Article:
Thursday, June 23, 2011

Genesis 3 Part 1

This past Sunday I preached Genesis 3, so I want to work through a few things not mentioned Sunday morning. The main focus of the sermon was on recognizing that God has really spoken and therefore we must obey.

Here’s the first installment on Genesis 3:

1. This passage is why we conceive of Satan as a serpent. There is nothing to indicate that the snake was truly a willing participant in the situation, but that’s just the way it goes. As to the question of why there’s even a snake in the garden in the first place? Here’s my take: God had created the angels before mankind, possibly in a time best viewed as “pre-creation.” In that time, Satan rebelled and fell. It’s also possible that this went on during the initial six days of Creation or even (and this seems pretty good to me) the fall of Satan came in the time after the first week and before Genesis 3. After all, why do we assume man immediately sinned?

So, the snake has come in because ultimately God was well aware when He created that man would need redeemed from sin, and the snake was necessary to accomplish that. The glory of God is revealed in His redemption of mankind and as such, we needed to need redeemed. Now, there’s more to this theological concept, and I know that. For now, understand that God does not create sin but neither is He surprised by it.

Meanwhile, the serpent is used to persuade Eve to eat the fruit.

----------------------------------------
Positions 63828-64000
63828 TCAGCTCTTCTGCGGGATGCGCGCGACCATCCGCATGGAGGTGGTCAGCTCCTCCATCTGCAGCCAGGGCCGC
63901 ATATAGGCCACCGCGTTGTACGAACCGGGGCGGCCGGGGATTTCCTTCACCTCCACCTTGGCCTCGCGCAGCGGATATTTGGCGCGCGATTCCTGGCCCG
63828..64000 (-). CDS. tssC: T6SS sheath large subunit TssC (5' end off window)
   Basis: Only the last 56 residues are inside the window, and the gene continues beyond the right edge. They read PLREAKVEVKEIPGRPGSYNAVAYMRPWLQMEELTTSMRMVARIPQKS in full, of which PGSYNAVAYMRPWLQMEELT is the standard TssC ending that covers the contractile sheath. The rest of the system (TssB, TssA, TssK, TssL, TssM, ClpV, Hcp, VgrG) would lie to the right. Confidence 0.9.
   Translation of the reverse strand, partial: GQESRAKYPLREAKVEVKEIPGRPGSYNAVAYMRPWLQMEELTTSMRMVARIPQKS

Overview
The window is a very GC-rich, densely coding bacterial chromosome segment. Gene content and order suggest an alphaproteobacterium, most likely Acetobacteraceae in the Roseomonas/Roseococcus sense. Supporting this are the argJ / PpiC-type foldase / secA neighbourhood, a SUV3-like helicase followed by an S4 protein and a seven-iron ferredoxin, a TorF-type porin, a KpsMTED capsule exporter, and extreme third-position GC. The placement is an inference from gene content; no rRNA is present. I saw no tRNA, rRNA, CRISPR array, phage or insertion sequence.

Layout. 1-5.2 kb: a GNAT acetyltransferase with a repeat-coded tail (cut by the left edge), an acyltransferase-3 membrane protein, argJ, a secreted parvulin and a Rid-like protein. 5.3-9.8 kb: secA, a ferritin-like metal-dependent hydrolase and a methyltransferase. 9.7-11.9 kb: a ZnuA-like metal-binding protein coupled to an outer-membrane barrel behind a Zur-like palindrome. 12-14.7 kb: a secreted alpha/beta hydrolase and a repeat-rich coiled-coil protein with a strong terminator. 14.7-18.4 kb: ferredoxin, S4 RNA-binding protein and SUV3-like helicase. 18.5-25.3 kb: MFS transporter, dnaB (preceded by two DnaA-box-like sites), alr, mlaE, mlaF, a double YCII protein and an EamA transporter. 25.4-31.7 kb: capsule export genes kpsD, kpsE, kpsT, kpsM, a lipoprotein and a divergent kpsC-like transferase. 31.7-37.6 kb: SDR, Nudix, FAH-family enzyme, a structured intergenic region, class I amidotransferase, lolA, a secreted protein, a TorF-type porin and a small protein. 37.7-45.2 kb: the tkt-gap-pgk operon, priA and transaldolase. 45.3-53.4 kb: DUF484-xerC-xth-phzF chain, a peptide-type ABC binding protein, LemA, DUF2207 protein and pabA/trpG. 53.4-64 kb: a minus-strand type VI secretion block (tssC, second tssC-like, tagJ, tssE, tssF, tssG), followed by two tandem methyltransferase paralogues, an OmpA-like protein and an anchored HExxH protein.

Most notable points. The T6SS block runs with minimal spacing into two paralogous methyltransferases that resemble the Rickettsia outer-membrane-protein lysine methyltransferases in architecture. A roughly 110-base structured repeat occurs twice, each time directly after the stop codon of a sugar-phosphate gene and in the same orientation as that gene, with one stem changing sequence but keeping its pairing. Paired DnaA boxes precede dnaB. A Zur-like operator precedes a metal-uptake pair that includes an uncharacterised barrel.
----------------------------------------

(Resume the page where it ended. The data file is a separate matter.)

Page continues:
2. I cannot express the amount of time I’ve seen wasted in trying to pin blame on Eve or on Adam for the fall. Really. It’s insane---it was her fault, it was his fault.

Let’s look at the text: she listened, took, and ate. He was “with her,” in the garden which is a defined space, so he’s not far away, and he eats too.

They both sinned. I have heard a sermon that tried to make it that Eve sinned and that Adam ate out of love for her, a desire to be with her. I don’t think that holds up. I think the New Testament texts that refer back to this, such as 1 Timothy 2:14, do not absolve Adam of his sin. I think the interpretation here should place this as: Eve sinned because she was deceived. The serpent conned her into thinking she would not die.

Adam sinned knowing what he was doing. He saw her not die after eating and chose to eat. Willing participants, both of them. Moreover, it’s kind of a pointless debate. Thanks to both of them, we are sinners in need of a Savior. Fortunately, thanks to God, we have a Savior in Jesus Christ.

3. Notice the punishments:

The serpent is cursed.

The ground is cursed.

Eve is punished.

Adam is punished.

There is a difference in curse and punishment. There is not really much hope to overcome a curse. It’s a long-lasting problem. A punishment, though, is meant for a different reason. It drives one to contemplate the origin of the punishment and hopefully brings one to repentance from the cause.


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